Patchwork People

I couldn’t help writing a second entry…the prompt was prompting me a bit too much….

Tina, a girl who was about ten, knocked on each door of the neighbourhood and sweetly asked for any scrap cloth at the end of every month. Most of the time, she used to be shooed away and told to come  later. She had an amazing memory and kept a good tab of who said to come later. Unfortunately, when she did go later, she would be asked to come later again or scolded for disturbing so often….However, Tina never gave up.

Rita and her husband had just shifted to the neighbourhood a few days ago. Rita was busy re-arranging the furniture in their new house, when Tina rang the door bell for the first time.

Rita ran and was astonished to find a tiny girl at the doorstep. She observed her very keenly and thought, “this girl must be only about eight years old..what is she doing here and not at school.”

Rita smiled and asked Tina who was shyly glancing at her, “Yes dear, how can I help you?”

After a small pause added with some concern and sadness remembering that her husband had mentioned that he will send someone to help her with the house, “Are you here to help me?”

Tina smiled and said, “I could help you but I also require some help from you. I would appreciate it if you could me pass me any spare cloth that you have..”

Rita queried,”Spare clothing for you to wear?”

Tina said, “No, any piece of cloth that you do not have any use for…”

“Sorry dear, I have just shifted and still need to sort out things to see if I have any I can give you…”

Tina had taken a fancy to this new lady. So she just frowned and said, “That’s OK…How can I help you madam?”

“Oh no dear…I was looking for an adult, I could not make you work.” She quickly added, “Will you not come in give me some company for tea?”

Tina nodded and willingly went in. Rita led her to the kitchen, and poured some tea into a cup and served some cream biscuits on a matching plate. When she turned, she found Tina sitting on the floor and observing her from a corner of the kitchen.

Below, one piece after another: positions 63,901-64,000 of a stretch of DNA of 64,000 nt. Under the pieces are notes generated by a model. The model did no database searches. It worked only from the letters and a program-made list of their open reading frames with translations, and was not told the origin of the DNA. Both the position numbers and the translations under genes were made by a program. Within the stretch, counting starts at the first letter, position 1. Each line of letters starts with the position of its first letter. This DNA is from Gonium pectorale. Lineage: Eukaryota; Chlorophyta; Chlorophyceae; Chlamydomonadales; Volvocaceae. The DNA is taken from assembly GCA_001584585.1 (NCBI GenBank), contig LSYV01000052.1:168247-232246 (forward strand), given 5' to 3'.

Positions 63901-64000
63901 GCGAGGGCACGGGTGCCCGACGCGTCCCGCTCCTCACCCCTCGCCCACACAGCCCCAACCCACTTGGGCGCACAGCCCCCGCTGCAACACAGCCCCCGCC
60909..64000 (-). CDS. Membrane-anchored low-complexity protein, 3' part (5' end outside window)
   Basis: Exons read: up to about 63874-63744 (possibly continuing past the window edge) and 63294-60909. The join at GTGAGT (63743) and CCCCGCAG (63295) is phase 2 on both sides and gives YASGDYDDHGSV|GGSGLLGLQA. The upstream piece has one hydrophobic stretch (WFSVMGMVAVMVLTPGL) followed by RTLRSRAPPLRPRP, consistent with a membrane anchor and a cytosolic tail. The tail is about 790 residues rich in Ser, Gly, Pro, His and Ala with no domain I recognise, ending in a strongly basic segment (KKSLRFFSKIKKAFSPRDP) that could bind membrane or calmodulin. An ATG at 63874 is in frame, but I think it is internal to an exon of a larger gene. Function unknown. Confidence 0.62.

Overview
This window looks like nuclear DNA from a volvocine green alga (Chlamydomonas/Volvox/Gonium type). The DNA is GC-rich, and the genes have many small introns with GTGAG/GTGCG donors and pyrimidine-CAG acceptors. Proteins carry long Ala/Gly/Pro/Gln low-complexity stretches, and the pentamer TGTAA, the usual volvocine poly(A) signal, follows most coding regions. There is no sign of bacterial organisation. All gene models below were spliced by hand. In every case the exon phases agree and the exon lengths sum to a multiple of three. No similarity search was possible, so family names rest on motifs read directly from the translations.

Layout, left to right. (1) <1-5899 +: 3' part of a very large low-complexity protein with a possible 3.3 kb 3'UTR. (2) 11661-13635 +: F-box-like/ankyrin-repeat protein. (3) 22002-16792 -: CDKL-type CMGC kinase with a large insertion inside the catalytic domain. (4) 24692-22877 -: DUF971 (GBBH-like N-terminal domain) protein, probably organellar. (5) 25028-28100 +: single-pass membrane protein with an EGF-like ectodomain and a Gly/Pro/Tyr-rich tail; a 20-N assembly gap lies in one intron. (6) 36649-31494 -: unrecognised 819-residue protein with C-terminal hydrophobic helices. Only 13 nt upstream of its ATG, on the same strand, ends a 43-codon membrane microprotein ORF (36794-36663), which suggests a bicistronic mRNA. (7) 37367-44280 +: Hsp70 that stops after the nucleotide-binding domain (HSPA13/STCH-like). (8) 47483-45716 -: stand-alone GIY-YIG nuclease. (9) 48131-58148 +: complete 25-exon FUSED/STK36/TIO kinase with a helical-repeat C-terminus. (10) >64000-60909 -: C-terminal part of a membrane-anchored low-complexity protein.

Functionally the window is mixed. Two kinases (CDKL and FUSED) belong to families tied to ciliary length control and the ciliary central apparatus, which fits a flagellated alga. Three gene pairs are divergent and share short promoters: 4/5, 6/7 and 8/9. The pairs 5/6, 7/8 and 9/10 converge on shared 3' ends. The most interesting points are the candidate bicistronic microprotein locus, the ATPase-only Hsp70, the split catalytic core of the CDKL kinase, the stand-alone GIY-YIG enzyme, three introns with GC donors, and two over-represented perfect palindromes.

Rita laid the tray with tea and biscuits on the table and told her to come to the table.

Tina replied, “No madam, I shall sit here… people like me are not allowed to use the table.”

Rita picked her up from the floor and took her to the table.

Tina smiled. Rita asked her name, age and why she wasn’t in school while Tina drank tea and had the cream biscuits for the first time from very expensive china that she was ashamed to touch.

Tina told Rita about how her grandmother, her only relative didn’t have money to send her to school. She added how it was her idea of helping in collecting cloth from houses and how her granny wasn’t very pleased with the idea for a very long time.

Rita asked her while caressing her, “What does your grandmother do with all the scrap cloth?”

Tina looked up and smiled as she spoke how her granny ingeniously patches up the scrap into nice thick blankets or sheets of different sizes along with a few others who learnt the trade from her. Then, more gravely Tina spoke of how she takes the sheets to a shop nearby where the owner hardly pays anything.

Rita was astonished but just asked, “Where do you all stay Tina?”

Tina answered that they stay at one end of the neighbourhood, near the river and are called the “Patchwork people“.


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